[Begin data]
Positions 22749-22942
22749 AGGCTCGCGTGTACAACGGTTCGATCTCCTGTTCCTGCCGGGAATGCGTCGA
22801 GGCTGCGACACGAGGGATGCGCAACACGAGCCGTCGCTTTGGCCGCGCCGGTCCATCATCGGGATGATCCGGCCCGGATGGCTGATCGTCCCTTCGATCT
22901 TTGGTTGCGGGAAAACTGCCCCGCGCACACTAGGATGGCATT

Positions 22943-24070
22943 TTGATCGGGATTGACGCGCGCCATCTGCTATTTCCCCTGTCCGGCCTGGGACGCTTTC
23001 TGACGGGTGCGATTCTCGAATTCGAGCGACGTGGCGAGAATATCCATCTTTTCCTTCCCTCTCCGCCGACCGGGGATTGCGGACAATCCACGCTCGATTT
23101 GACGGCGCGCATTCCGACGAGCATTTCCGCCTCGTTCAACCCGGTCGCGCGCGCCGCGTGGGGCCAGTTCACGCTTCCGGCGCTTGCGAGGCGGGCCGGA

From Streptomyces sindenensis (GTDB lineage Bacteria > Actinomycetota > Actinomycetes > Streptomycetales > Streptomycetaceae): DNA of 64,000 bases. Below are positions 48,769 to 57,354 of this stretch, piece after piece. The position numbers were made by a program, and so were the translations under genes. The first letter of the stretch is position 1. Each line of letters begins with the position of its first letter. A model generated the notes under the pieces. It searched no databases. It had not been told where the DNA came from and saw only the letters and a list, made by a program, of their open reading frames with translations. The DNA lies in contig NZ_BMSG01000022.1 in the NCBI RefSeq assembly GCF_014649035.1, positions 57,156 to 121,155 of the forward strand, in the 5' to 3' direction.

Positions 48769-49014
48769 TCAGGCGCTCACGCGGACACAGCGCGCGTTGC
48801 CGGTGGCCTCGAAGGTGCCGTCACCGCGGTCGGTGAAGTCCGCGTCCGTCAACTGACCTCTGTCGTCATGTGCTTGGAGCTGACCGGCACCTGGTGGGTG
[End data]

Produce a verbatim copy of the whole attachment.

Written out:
Positions 22749-22942
22749 AGGCTCGCGTGTACAACGGTTCGATCTCCTGTTCCTGCCGGGAATGCGTCGA
22801 GGCTGCGACACGAGGGATGCGCAACACGAGCCGTCGCTTTGGCCGCGCCGGTCCATCATCGGGATGATCCGGCCCGGATGGCTGATCGTCCCTTCGATCT
22901 TTGGTTGCGGGAAAACTGCCCCGCGCACACTAGGATGGCATT

Positions 22943-24070
22943 TTGATCGGGATTGACGCGCGCCATCTGCTATTTCCCCTGTCCGGCCTGGGACGCTTTC
23001 TGACGGGTGCGATTCTCGAATTCGAGCGACGTGGCGAGAATATCCATCTTTTCCTTCCCTCTCCGCCGACCGGGGATTGCGGACAATCCACGCTCGATTT
23101 GACGGCGCGCATTCCGACGAGCATTTCCGCCTCGTTCAACCCGGTCGCGCGCGCCGCGTGGGGCCAGTTCACGCTTCCGGCGCTTGCGAGGCGGGCCGGA

From Streptomyces sindenensis (GTDB lineage Bacteria > Actinomycetota > Actinomycetes > Streptomycetales > Streptomycetaceae): DNA of 64,000 bases. Below are positions 48,769 to 57,354 of this stretch, piece after piece. The position numbers were made by a program, and so were the translations under genes. The first letter of the stretch is position 1. Each line of letters begins with the position of its first letter. A model generated the notes under the pieces. It searched no databases. It had not been told where the DNA came from and saw only the letters and a list, made by a program, of their open reading frames with translations. The DNA lies in contig NZ_BMSG01000022.1 in the NCBI RefSeq assembly GCF_014649035.1, positions 57,156 to 121,155 of the forward strand, in the 5' to 3' direction.

Positions 48769-49014
48769 TCAGGCGCTCACGCGGACACAGCGCGCGTTGC
48801 CGGTGGCCTCGAAGGTGCCGTCACCGCGGTCGGTGAAGTCCGCGTCCGTCAACTGACCTCTGTCGTCATGTGCTTGGAGCTGACCGGCACCTGGTGGGTG